Monty Alexander was the Festival headliner. His concert was a homage to Nat King Cole emphasizing Cole’s contribution to Jazz in his Trio years. He discussed how Cole was one of the major influences of his life from childhood. A rousing “Straighten Up and Fly Right” earned enthusiastic applause, while his bass player, Hassan JJ Shakur, offered a moving original arrangement of “Nature Boy” sung as a spiritual that was unsurpassed for its pathos. The audience rightly loved it. Monty also acknowledged his Jamaican roots with some jazz-style calypso as well as Sinatra’s contribution to his career with “Come Fly With Me.”
Another headliner, The New Orleans Jazz Orchestra (NOJO), made its first overseas tour after the hiatus of the original band. Now under the direction of Adonis Jones, a New Orleans native, Berklee College of Music graduate and alumnus of Harry Connick, Jr.’s band, they played several sets as the smaller NOJO 7 plus three full orchestra concerts.
NOJO were new to me. My New Orleans jazz is rooted in George Lewis, Jim Robinson, Kid Howard, and peers. This is a new generation of New Orleans born musicians. The sound is different, more modern but it is authentic New Orleans flowing from the same roots as their grandfathers. Their musicianship is superb, played with a passion and enjoyment that conveys itself to the audience. No, it’s not the trad jazz I grew up with but it’s great jazz.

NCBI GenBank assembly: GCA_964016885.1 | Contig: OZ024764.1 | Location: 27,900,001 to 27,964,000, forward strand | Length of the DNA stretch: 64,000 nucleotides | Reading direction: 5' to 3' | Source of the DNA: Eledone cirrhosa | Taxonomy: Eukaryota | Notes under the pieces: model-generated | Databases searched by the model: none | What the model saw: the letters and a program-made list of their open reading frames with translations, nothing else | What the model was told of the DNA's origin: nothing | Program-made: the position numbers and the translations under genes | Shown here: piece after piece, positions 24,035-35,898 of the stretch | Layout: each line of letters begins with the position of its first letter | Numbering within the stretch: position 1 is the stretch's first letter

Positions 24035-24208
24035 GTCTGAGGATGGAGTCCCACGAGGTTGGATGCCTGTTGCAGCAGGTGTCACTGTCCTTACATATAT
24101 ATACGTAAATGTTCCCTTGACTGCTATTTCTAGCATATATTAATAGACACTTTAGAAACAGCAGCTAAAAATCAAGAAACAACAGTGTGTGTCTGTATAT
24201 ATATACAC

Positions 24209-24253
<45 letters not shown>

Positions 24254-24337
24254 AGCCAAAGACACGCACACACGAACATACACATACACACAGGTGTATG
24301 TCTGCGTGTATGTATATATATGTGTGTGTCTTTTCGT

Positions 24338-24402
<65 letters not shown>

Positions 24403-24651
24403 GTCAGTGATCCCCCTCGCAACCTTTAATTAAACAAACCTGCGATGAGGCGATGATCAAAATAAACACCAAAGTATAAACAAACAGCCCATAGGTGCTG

“Congo Square – The History of New Orleans Music” was a review from Jelly Roll Morton to rock ’n’ roll, through Louis Armstrong, Fats Domino, Harold Battiste, and many more while the Festival closed with “The Music of Allen Toussaint,” honoring the memory of this icon of Soul and R& B composition.
Various members of the band covered some of Toussaint’s greatest hits. The rendition of “Southern Nights” was superb with vocal by Michael Watson and Ricardo Pascal soloing on sax. Ashlin Parker offered a beautiful “Java” with Leon “Kid Chocolate,” Jerome Ansari, and Ed Peterson all adding their tributes.
From the performances and talking with several of the NOJO musicians, it is clear that Adonis Jones is providing excellent leadership. What comes across in their sets is a strong feeling that the musicians enjoy working together and constantly challenging each other. They were happy.